Submissions     Contact     Advertise     Donate     BlogRoll     Subscribe                         

Tuesday, January 25, 2011

Guest Post: Tactical walking tips for bugging in or out, By Northern Raider

Liquid filled lensatic compass
© 2011Northern Raider

Try on your Rucksack and Jacket, Jump up and down on the spot, if your kit rattles or bangs re-pack rucksack until its silent.

Ensure shiny items like watches, ear rings, earphones, belt buckles are covered up or taped over.
Make sure your specs and shades are the dull, matt coloured frames, not the shiny ones.

Do NOT take hand luggage, you must keep both hands free for climbing, roping, using tools etc

Keep your EDC essentials on your person not in your rucksack (Knife, Compass, Lighter, Flashlight, Multi Tool, Bandana, Hats, Gloves, Watch, Shades etc) should you have to abandon your rucksack.

Daytime departure, take a look out the windows from well within the room moving to the right of the room to look left down the street, and vice versa. Do not stand in the window and silhouette yourself. Ensure as best possible departure will go unnoticed.

Nightime departure, extinguish all lights and fires before looking out of the windows, move slowly at night as human eyes detect movement more than detail in the dark. Ensure as best possible departure will go unnoticed.

Turn off cell phones, pagers etc before leaving.

Use simple hand signals to relay information to other family members, raised arm means stop, raised arm and a crouching stance means stop and take cover, arm extended to left means move towards the left, arm extended to right means move to right.  Keep the signals few in number and very simple.

Turn out lights if it is dark, open door or window PARTIALLY and LISTEN for threats.
Send out one person to scan the immediate area for concealed threats.

If area good to go rest of group to follow, silently and at least 3 to 4 ft apart (6 to 8 feet if tactical situation demands more defensive stance).

Walk where possible in the shadows, look up for hazards in surrounding buildings, Look down to avoid items that may make noise like twigs, gravel or broken glass.

Pause frequently to listen, you generally will identify more threats by sound than vision, breaking glass, raised voices, gun shots, vehicle engines, running feet, barking dogs etc

Watch what nature does, if you see a flock of birds, or a rabbit, or deer for example suddenly take flight that tells you something has frightened it, and it may NOT have been your party.

Look left and right SLOWLY in a steady scanning motion, Human eyes detect motion more than shapes  when its dark  and you have more detector rods and cones in the sides of your eyes than you do at the back. Scanning side to side as you walk you will detect MOVEMENT before shape.

The last man in the group needs to keep stopping and quietly observing the rear to see if you are being followed.

Avoid using flashlights to navigate with, rely on your own night visions, Human eyes take 35 minutes to adapt to the dark but only seconds to lose night vision if a fool turns on a flashlight. Not to mention the risk of advertising your position to the whole area if you do use a flashlight.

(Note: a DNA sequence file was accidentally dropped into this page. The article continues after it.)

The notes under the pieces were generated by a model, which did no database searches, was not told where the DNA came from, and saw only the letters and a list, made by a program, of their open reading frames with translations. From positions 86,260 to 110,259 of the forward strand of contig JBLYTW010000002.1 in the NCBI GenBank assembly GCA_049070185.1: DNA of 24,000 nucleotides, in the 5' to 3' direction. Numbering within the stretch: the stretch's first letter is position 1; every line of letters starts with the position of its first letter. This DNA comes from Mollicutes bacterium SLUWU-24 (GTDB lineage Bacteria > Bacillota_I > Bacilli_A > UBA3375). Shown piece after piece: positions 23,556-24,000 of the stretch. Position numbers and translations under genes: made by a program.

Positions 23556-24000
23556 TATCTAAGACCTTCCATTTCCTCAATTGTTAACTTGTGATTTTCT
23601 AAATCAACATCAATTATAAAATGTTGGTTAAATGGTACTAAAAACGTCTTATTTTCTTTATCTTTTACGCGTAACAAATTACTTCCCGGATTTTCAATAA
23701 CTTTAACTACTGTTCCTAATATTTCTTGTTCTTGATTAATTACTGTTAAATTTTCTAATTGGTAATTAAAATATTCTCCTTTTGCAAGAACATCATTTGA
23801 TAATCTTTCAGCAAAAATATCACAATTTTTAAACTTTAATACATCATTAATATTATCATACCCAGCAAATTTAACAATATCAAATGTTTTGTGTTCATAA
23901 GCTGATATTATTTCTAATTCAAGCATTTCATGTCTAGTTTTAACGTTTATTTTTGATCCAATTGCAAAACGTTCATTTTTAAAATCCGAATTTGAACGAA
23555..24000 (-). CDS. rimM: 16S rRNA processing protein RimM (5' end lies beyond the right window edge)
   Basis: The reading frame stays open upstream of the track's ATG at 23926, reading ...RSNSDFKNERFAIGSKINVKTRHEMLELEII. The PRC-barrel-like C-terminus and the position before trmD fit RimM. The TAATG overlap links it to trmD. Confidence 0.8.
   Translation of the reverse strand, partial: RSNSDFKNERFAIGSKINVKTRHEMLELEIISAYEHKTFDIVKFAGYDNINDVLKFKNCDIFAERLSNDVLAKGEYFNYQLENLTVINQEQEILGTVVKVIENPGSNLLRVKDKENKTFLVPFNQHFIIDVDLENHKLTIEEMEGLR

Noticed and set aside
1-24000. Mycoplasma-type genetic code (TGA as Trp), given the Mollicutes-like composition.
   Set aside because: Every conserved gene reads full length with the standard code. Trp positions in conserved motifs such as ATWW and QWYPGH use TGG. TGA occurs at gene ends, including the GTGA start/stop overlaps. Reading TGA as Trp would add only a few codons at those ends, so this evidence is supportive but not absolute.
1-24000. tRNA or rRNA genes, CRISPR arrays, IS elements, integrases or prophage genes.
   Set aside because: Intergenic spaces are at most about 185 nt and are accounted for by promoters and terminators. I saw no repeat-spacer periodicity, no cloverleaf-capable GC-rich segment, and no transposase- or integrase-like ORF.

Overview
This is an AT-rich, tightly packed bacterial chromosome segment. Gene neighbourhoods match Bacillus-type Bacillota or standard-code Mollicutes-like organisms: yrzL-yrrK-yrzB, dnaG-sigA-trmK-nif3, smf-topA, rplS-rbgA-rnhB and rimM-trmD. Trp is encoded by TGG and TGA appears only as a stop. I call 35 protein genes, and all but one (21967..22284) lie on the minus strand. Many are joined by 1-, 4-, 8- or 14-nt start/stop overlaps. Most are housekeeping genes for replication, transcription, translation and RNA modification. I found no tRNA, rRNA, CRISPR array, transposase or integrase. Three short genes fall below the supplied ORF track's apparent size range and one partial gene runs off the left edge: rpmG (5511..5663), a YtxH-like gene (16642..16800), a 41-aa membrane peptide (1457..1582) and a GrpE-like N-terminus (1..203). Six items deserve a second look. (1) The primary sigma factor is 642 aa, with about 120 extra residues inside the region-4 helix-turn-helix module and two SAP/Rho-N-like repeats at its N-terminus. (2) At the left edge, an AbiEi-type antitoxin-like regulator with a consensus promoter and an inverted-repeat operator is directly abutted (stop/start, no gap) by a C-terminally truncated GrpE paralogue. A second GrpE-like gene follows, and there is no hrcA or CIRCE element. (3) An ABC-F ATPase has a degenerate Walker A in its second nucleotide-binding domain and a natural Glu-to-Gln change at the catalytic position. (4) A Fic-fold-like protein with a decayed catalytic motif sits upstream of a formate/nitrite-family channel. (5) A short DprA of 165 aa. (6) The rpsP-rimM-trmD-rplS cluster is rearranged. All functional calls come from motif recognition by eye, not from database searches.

Where possible avoid public places and spaces where cops, troops or thugs may gather, try and stay in the shadows.

Avoid districts where scavengers may good looking for food, loot etc

When passing through hilly neighbourhoods never walk along hilltops or ridgelines, stay under the ridgeline and don’t silhouette your self.

If faced with an obstacle such as a hedgerow or wall try always to go round or under it, not over the top or through a gate because again you are just exposing your position.

In the short term most highway and rail bridges are really places to avoid, both official check points and predators WILL target them. Look for alternatives.

No cooking fires during the day unless you can guarantee you wont create any smoke.

When cooking at night site the cooker in a hollow or hole so it does not give off light giving away your position, Beware of the odour of cooking food also giving away your position.

If in a group ONE PERSON COOKS, the others spread out and keep watch for approaching scavengers,  Silence is golden as you will hear them approaching long before you see them.

You need to remember the cook will probably lose his night vision so if you have to bug out someone will need to help him until his eyes adjust.

Ideally eat in shifts, half eating half keeping watch, pack away camp cooker etc BEFORE eating incase you have to bug out in a hurry.

Take every scrap of rubbish with you or bury it, fill in your cooking hole / fire pit, leave no clue to your passing through.

We all need rest and the young and elderly need more rest than healthy adults, you all must sleep when possible. Human biorhythms run in two hour cycles, so to get the full benefit of sleep people need to be fully asleep in two hour sections. This really means in a stressed situation after a days bugging out each member will need three hours in his sleeping bag, and hour to wind down / distress and two hours sleep.  So whilst at least one person stands watch, the others should rest in three hour sections.  All gear must remain packed in rucksacks and boots etc kept close to hand in case you have to make a swift and stealthy exit from your campsite.
Enhanced by Zemanta

No comments:

Post a Comment